This was my predicament not too long ago. It was July 2014, and I had just found the courage to leave a therapist who was hurting me—using me for his emotional and sexual gratification. An elder at my church and a well-respected psychiatrist, he had come highly recommended. I had been seeing him for a year and a half, and finally God had given me the strength to escape. At the time, I saw no way to recover from therapist abuse.
I turned to my Pastor and his wife, and they sat with me during my first missed session while the doctor called and called and I cried and cried. After an excruciating two hours, I realized the unthinkable had been accomplished—the stronghold the doctor had had on me for over a year had finally been severed. But now what? I was shattered—a shell of a human being. Who would help me recover from therapist abuse?
Therapist abuse is not a mutual affair between consenting adults. A patient is not able to provide consent in such an imbalanced relationship. The professional holds all the power!
I needed help desperately, but family and friends didn’t understand. Most of the time I didn’t even understand. When loved ones did offer words of encouragement, it usually made me feel worse. Some told me to look past the abuse and try and find the positives in my experience with the doctor. Others defended the doctor by suggesting he had a breakdown of some kind or a momentary lapse in judgement.
In time, I reached out to a couple attorneys and they continued the abuse with their hurtful questions: Why did you stay? Why did you go back? It heaped on more shame, more self-hatred. Didn’t they understand that I was desperate for that answer myself? No, they didn’t. Well meaning but uneducated, they prolonged the abuse.
I vowed I would never trust another counselor again, but I was a married mother of three trying to function while bursting at the seams with pain and betrayal and self-hatred. My husband said he believed me, but did he really? At one point, I called the Suicide Hotline, and I am not ashamed. Before they answered, my husband took the phone and gently led me back to bed. I just needed someone to listen. And I really wanted someone to understand. I thought I was the only person on the planet who ever found themselves a victim of their own therapist. In my desperation, I googled therapist abuse.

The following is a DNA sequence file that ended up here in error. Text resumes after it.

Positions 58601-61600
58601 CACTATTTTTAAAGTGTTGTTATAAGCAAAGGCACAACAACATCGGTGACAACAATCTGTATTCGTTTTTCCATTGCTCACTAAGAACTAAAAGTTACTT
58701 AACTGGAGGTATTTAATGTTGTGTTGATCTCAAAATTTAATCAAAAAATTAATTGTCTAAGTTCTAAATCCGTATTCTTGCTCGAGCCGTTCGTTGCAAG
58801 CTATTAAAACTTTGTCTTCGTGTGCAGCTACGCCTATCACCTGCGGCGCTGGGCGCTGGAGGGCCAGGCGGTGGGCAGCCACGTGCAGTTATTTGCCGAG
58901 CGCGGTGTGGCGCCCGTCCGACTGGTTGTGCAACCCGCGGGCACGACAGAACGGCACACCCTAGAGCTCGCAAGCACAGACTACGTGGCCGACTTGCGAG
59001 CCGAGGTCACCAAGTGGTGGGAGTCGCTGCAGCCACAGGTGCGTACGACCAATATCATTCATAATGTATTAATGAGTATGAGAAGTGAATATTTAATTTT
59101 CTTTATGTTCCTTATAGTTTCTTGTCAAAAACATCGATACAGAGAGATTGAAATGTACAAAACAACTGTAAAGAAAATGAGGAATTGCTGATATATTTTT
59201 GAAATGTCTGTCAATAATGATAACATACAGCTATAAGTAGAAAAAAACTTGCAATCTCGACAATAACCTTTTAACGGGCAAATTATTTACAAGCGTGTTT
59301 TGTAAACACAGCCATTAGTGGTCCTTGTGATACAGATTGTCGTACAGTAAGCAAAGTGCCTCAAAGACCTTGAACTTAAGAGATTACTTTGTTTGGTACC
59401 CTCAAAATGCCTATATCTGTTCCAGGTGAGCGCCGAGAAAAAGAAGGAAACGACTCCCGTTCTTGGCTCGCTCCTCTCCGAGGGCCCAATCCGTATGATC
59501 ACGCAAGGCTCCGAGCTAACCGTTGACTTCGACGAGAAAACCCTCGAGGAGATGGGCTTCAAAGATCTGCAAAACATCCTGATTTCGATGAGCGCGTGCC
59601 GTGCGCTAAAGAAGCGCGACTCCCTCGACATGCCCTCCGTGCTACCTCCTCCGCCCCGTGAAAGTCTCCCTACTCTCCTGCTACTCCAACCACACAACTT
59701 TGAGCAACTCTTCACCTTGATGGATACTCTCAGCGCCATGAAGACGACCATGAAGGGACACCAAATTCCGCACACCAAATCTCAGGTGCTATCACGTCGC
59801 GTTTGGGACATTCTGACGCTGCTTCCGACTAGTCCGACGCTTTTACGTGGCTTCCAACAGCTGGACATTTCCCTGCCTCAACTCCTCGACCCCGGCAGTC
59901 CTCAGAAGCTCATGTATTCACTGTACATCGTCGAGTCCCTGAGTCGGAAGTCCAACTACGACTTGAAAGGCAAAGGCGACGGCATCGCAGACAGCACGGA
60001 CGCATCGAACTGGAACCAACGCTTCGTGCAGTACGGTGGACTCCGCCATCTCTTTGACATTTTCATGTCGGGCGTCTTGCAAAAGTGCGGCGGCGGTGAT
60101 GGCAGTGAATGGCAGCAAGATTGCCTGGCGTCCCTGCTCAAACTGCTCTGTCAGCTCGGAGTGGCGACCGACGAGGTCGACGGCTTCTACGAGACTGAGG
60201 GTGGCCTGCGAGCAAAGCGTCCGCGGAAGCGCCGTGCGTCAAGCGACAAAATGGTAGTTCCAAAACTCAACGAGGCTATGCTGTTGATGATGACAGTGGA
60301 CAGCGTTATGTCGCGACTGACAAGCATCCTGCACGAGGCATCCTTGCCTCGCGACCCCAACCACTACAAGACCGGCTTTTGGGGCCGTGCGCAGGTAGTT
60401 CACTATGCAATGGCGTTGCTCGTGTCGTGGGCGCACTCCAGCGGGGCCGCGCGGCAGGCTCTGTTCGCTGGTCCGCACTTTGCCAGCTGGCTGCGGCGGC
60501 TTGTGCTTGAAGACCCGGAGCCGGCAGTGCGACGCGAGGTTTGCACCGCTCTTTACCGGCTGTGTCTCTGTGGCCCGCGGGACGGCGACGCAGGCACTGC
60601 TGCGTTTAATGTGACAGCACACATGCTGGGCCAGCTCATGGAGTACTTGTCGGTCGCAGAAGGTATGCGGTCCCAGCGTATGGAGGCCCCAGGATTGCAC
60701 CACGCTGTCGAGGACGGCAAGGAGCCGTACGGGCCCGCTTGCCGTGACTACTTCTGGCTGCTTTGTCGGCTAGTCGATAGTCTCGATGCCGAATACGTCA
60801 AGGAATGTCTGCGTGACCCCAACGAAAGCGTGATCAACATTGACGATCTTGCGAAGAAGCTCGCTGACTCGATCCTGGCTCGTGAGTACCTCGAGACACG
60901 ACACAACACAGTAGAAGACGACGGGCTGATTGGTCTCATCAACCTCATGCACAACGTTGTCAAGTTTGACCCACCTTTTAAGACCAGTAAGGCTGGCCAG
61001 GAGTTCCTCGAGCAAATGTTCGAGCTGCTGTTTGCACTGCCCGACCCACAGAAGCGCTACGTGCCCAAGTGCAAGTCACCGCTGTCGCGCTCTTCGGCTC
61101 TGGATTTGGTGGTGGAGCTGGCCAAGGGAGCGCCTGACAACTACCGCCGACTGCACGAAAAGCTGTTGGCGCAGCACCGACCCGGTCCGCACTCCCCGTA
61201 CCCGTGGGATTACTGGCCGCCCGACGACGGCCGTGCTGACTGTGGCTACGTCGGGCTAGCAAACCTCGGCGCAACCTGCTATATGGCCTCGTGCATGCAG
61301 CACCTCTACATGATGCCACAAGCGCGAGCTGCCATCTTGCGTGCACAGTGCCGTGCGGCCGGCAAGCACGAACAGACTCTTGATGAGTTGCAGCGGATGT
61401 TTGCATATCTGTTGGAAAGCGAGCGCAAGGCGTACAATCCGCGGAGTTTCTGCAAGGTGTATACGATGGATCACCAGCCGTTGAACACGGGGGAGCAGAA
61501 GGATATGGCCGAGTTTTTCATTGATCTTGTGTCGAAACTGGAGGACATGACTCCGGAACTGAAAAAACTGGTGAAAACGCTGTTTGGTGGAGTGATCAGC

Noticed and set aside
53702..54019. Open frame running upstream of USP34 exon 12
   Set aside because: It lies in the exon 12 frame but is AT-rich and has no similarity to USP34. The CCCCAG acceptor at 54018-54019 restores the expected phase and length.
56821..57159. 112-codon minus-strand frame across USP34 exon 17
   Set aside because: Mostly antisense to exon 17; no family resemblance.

Therapist abuse is sadly more common than any of us realize. Many victims never come forward for fear of judgement.
Amidst all the articles about how therapists can help victims of abuse, I found a website called T.E.L.L. It stands for Therapy Exploitation Link Line and I reference it in my Resources page. https://amynordhues.com/sample-page/ Is there really a need for a website designated to nothing but helping victims of therapist/clergy abuse? I thought this was such a rare experience?
T.E.L.L. offered a sort of email hotline. A victim can email them at one direct email address and it goes out to many “responders” across the world who have been through therapist abuse themselves and have healed. Immediately, I had real people on the other end of the computer who knew what I was going through. To reach them, simply email them at email@example.com.
The first things they said to me were the most healing…
It’s not your fault and you are not alone. I want you to pause and reread those statements if you are a victim. Hear me when I say, IT IS NOT YOUR FAULT. It was never your fault, and it never will be your fault. A therapist is always in a position of power over the patient and in that situation a victim CAN NEVER GIVE CONSENT.
Those two statements were like water to my parched soul. I didn’t know if I could accept them as true, but just hearing the words was a first step in the process of forgiving myself. Finally, I knew other human beings—normal, healthy, educated, highly functioning individuals—who had been duped in a similar fashion.
If that is the case, maybe I wasn’t the defective loser I assumed I must be to fall prey to such a thing. Could predators just be really skilled at what they do? Could we merely be empathetic people who give others the benefit of the doubt? Maybe…just maybe…there wasn’t anything wrong with us at all. Wow, wouldn’t that be something? It seemed too good to be true. I simply entertained the thought, but it sure brought a sense of relief.